The Supreme Judicial Court ruled today that Exxon Mobil has to hand over documents demanded by Attorney General Maura Healey in a probe of whether the company not only sat on information that proved the role of fossil fuels in climate change but actively tried to discredit the science of climate change to preserve its profits.
The ruling may not force the company to hand over the requested documents immediately, because it also has a pending case against Healey in a federal court in Texas.
The oil giant had argued it was not subject to the state's consumer-protection law, under which Healey sought the documents to look at whether the company's alleged deceit harmfully misled Massachusetts consumers, because it was not a Massachusetts "resident" - it is not headquartered or incorporated here and most of its business is done outside the state.
But the state's highest court ruled that the law - which bars "deceptive" practices - covers Exxon Mobil by extension of the state's "long-arm statute," which allows actions here against non-resident companies if they do business with Massachusetts consumers or business. The court noted Exxon Mobile has some 300 gas-station franchises in Massachusetts, which are bound by an extensive franchise agreement written by the company - which gives Exxon Mobile ultimate control over any marketing or advertising those franchisees might do.
This leads to our conclusion that the [AG's document demand] "aris[es] from" the BFA and Exxon's network of branded fuel stations in Massachusetts. G. L. c. 223A, § 3 (a). Through its control over franchisee advertising, Exxon communicates directly with Massachusetts consumers about its fossil fuel products (and hence we reject Exxon's assertion that it "has no direct contact with any consumers in Massachusetts"). This control comports with one of Exxon's "primary business purpose[s]" as expressed in section 13(a) of the [franchise agreement]: "to optimize effective and efficient . . . representation of [Exxon- and Mobil-branded fuel] through planned market and image development." The [AG's demand] seeks information about the nature and extent of Exxon's Massachusetts advertisements, including those disseminated through Exxon's franchisees.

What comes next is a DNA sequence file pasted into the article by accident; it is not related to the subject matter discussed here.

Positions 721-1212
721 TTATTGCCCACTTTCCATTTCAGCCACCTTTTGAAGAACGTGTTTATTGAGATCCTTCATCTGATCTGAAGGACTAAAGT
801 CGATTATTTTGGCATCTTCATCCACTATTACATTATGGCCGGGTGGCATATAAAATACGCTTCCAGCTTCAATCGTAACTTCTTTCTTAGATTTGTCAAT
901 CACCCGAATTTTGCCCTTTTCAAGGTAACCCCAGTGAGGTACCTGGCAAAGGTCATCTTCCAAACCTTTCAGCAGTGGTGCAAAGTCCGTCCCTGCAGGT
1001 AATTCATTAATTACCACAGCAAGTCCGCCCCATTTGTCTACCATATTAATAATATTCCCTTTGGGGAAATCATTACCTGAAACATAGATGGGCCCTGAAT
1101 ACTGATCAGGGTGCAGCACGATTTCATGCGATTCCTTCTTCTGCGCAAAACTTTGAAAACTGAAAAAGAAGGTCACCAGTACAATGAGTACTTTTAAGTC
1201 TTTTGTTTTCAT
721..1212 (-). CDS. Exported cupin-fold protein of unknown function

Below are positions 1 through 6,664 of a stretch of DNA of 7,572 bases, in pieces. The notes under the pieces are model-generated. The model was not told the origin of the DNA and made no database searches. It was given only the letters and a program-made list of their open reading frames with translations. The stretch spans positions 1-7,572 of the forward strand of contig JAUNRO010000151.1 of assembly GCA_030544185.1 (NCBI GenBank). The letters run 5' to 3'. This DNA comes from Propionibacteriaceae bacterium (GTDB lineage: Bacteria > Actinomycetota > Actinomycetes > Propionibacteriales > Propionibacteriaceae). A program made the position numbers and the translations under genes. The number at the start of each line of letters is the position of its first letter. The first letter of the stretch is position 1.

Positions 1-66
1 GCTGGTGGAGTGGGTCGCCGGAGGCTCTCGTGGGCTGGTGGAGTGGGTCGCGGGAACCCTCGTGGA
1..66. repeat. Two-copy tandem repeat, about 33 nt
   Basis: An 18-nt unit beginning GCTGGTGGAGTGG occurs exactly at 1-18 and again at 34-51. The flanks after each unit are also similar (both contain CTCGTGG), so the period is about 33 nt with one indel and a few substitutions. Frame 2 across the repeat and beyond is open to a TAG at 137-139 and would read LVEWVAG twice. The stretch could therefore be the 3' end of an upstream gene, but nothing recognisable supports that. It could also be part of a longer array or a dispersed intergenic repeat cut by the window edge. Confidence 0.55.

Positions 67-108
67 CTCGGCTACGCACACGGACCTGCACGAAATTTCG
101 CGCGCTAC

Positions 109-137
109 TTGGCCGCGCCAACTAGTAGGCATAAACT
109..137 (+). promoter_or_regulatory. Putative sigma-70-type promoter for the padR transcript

The court continued:
Exxon has purposefully availed itself of the privilege of conducting business activities in Massachusetts, with both consumers and other businesses. As mentioned, Exxon is the franchisor of over 300 Exxon- and Mobil-branded service stations located throughout Massachusetts, and through that arrangement Exxon controls the marketing of its products to Massachusetts consumers. In addition, Exxon admits that it created Massachusetts-specific advertisements for its products in print and radio. Such "advertising in the forum State," especially when coupled with its extensive franchise network, is indicative of Exxon's "intent or purpose to serve the market in the forum State."
The court added it disagrees with the company's assertion that its Massachusetts franchisees "have nothing to do with climate change," at least in terms of letting the Attorney General investigate the climate-change documentation issue:
In order to determine whether Exxon engaged in deceptive advertising at its franchisee stations, by either giving a misleading impression or failing to disclose material information about climate change, the Attorney General must first ascertain what Exxon knew about that topic.
The court also slapped down the company's request that Healey be barred from making the request because she's so obviously biased against it, based on comments she made at a press conference that she is troubled by the company's apparent lying. Exxon Mobile said this violates a state law barring a lawyer from making "prejudicial statements to the public concerning an ongoing investigation."
Nice try, but no, the justices said, because Healey is not just a lawyer, she's also an elected official:
The Attorney General is authorized to investigate what she believes to be violations of [the consumer-protection law]. As an elected official, it is reasonable that she routinely informs her constituents of the nature of her investigations.